One of the things EMC does very differently is that they brief reporters and press before the event keynote. This allows them to set expectations and it provides the reporters the core elements they need to write their stories, which reduces the risk that any of the entertainment elements of the keynote will take them down a rabbit hole.

    Keynote Address

    This year, EMC really changed up the keynote staging. Attendees entered a huge mist-filled room with large billboards filled with rotating customer testimonials. This flowed onto monster displays using a Matrix-like graphics-rich cascade where the letters waterfall down the screen to form the text. It was actually rather impressive. The seating was such that much of it was out of sight of the stage but in full view of the monster projection monitors. Rock music played at relatively high volume while guests entered. It had a high-quality show feel to it.

    On entry, EMC’s CMO played on stage with an electric guitar, which was a nice, high-energy entry. The CMO should own shows like this because they are marketing oriented, and EMC follows that model. Between the CMO and Chairman Joe Tucci, there was a game-like video done to high-quality standards, but I was reminded that when you do something like this, you should avoid cute and really push the limits.

    Tucci is the grand statesman in the IT space and he is very well liked. EMC has been very aggressive at using NPS (Net Promoter Scores) as a way to showcase their customer focus. Externally, competitors have been saying that EMC’s scores are falling. Tucci opened with the statement that they had achieved their highest score ever, but I wondered which side of this message is looking at real scores. Either side or even both could be seeing only what they want to see and the quality group at EMC has undergone changes.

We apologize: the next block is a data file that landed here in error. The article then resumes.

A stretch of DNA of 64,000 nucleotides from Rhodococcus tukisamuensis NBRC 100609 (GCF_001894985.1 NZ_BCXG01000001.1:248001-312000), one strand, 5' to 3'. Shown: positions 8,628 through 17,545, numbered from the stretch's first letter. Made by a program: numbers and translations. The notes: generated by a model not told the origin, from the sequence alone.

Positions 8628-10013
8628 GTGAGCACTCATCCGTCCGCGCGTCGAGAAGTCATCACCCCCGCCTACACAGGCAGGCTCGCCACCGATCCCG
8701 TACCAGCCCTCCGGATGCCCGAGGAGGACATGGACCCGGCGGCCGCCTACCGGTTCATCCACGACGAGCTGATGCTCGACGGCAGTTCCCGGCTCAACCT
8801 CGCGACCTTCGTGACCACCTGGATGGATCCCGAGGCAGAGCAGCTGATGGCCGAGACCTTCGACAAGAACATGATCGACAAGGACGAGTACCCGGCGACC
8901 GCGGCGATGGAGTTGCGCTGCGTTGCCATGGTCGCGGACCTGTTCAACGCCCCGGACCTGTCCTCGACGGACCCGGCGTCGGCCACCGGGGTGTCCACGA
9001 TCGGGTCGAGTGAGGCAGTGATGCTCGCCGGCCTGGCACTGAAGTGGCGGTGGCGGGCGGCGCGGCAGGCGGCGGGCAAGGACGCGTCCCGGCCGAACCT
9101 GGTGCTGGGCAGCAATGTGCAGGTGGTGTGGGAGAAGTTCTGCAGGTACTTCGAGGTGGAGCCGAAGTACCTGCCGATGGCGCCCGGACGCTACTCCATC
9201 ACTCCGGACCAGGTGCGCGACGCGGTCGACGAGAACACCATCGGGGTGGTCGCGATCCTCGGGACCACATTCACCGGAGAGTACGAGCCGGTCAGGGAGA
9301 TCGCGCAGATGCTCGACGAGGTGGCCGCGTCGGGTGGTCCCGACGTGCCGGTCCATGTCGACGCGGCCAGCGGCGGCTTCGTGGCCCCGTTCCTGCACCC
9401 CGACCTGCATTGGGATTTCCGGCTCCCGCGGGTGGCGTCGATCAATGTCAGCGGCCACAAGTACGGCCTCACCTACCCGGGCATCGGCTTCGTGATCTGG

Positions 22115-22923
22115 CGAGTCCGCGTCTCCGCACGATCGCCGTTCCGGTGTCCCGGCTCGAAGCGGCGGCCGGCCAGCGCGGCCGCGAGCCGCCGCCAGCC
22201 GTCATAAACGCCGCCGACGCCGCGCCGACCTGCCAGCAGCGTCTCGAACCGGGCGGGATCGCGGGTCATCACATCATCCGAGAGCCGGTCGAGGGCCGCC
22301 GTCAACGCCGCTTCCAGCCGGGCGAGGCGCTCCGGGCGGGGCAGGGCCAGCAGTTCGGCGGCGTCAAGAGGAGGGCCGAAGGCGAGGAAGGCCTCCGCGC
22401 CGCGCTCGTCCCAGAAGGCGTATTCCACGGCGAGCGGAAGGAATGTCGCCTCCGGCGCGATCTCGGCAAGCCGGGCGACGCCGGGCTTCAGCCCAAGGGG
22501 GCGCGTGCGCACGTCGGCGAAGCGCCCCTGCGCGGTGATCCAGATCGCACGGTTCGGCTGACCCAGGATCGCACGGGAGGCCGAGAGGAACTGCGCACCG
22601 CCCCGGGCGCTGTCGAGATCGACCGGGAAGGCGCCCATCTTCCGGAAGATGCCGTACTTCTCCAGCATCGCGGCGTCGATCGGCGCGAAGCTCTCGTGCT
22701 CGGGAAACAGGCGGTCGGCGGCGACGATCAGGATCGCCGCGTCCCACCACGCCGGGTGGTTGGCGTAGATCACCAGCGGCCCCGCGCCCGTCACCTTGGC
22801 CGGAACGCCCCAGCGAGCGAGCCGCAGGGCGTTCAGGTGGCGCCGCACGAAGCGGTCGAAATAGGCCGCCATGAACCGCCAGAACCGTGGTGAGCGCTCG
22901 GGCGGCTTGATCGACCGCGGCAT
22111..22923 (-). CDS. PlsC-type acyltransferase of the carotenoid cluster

Tucci is a masterful presenter. To handle the unusual layout of the event (e.g., the audience is massive), they protected Tucci and the slide in a 3D split using virtual depth to back the center edges of both images to the back of the virtual 3D space. It hit me that the real advantage of doing it like this is that remote viewers get nearly the same experience as the audience—with the exception of being able to talk to the folks at the conference personally.